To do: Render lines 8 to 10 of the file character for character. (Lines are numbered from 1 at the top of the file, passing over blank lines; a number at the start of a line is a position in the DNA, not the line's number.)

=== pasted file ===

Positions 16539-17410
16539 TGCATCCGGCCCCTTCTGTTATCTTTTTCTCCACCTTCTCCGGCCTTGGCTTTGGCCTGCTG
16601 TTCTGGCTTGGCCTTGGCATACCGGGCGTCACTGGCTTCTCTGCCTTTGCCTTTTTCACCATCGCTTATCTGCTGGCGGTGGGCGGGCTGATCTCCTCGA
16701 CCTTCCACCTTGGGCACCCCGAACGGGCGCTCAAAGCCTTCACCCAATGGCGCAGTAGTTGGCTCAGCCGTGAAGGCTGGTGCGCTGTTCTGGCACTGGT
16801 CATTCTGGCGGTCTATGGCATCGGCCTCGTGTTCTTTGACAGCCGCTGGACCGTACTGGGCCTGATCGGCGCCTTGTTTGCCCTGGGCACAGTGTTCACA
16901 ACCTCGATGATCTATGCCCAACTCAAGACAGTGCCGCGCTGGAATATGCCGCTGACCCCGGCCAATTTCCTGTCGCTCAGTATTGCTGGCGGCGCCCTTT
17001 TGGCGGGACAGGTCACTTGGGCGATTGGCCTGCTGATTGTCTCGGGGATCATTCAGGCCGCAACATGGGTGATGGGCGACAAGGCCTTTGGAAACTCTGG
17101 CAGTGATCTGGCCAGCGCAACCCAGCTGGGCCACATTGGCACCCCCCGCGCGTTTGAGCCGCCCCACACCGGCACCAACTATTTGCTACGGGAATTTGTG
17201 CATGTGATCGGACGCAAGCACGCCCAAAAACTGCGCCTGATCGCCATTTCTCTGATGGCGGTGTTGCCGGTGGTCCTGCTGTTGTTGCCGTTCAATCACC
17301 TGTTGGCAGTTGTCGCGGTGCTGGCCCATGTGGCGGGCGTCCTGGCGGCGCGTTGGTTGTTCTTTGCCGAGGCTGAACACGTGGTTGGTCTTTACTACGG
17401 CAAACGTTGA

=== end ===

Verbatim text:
17101 CAGTGATCTGGCCAGCGCAACCCAGCTGGGCCACATTGGCACCCCCCGCGCGTTTGAGCCGCCCCACACCGGCACCAACTATTTGCTACGGGAATTTGTG
17201 CATGTGATCGGACGCAAGCACGCCCAAAAACTGCGCCTGATCGCCATTTCTCTGATGGCGGTGTTGCCGGTGGTCCTGCTGTTGTTGCCGTTCAATCACC
17301 TGTTGGCAGTTGTCGCGGTGCTGGCCCATGTGGCGGGCGTCCTGGCGGCGCGTTGGTTGTTCTTTGCCGAGGCTGAACACGTGGTTGGTCTTTACTACGG